The Shirk Memorial Award for Historic Preservation recognizes historic preservation programs or activities that have had statewide impact. The SHPO's Citation of Merit highlights noteworthy accomplishments in historic preservation at the state or local level.

If you have questions about the awards criteria, contact Melvena Heisch at 405/522-4484 or mheisch@okhistory.org.

The SHPO accepts nominations in either electronic or hard copy format. To request nomination forms and instructions, contact Betty Harris at 405/521-6249 or bharris@okhistory.org. Or, obtain the information from the SHPO's website at http://www.okhistory.org/shpo/shpoawards.htm.


As of July 1, 2013, 1,227 Oklahoma buildings, structures, districts, sites, objects, and landscapes are listed in the National Register of Historic Places, and the listings are distributed across all of the state's seventy-seven counties (see the list at http://www.okhistory.org/shpo/nationalregister.htm). The State Historic Preservation Office (SHPO), Oklahoma Historical Society, identifies and nominates properties for this special designation, which contributes to their preservation. To ensure that the heritage of all of the state's people is represented in the National Register and to increase public awareness of historic properties in general, the SHPO set a goal to achieve listing for at least five properties in each county.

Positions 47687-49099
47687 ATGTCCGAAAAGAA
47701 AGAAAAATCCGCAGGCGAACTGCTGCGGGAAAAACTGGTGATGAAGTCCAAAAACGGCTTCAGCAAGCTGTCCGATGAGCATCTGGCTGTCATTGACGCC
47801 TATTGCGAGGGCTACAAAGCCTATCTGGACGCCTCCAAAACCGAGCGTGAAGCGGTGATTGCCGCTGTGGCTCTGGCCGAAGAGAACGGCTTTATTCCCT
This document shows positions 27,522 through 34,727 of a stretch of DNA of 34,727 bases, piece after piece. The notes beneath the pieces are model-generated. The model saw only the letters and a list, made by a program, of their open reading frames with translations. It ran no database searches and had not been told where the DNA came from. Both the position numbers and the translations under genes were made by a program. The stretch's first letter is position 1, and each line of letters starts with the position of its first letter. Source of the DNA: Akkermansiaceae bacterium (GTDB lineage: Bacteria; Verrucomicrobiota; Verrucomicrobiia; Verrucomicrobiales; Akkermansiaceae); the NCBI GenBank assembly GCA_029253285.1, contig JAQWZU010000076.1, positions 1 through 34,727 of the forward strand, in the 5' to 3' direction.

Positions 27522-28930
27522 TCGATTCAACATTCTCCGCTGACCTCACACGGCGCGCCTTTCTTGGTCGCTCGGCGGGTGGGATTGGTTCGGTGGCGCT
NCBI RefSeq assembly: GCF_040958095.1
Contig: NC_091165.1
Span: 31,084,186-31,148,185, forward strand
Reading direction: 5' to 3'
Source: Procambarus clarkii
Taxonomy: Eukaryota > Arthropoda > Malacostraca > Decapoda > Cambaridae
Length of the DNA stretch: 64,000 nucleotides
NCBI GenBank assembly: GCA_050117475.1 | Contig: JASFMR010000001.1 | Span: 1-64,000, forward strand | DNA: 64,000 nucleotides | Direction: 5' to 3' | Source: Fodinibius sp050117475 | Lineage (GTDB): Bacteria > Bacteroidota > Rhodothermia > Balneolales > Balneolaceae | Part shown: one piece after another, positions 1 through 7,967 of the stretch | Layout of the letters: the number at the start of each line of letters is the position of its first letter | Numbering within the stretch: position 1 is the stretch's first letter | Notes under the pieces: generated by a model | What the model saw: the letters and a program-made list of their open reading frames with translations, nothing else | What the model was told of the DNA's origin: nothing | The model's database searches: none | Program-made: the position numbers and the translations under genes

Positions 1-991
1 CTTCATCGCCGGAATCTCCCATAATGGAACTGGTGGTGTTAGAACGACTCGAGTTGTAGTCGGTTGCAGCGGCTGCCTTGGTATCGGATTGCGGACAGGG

We are very close to meeting our goal and need only ten more listings spread among six counties as follows:

Cotton County (2 listings needed)

Dewey County (1 listing needed)

Harmon County (1 listing needed)

McClain County (2 listings needed)

Major County (3 listings needed)

Marshall County (1 listing needed)

To help in the final push to meet the goal, you can complete the SHPO's "Historic Preservation Resource Identification Form" located at http://www.okhistory.org/shpo/nrprelim.htm (then select Form Required for Preliminary Opinion) and submit to the SHPO. Or, you may contact Lynda Ozan, National Register Coordinator, at 405/522-4478 or lozan@okhistory.org with your questions or to request a hard copy of the form.

We will appreciate your help to ensure that the heritage of the entire state is represented in Oklahoma's National Register listings. The SHPO nominates properties to the National Register on a quarterly basis, and several nominations are in process at any one time. Whether a property you think qualifies for the designation is located in an underrepresented county or not, the SHPO wants to hear from you.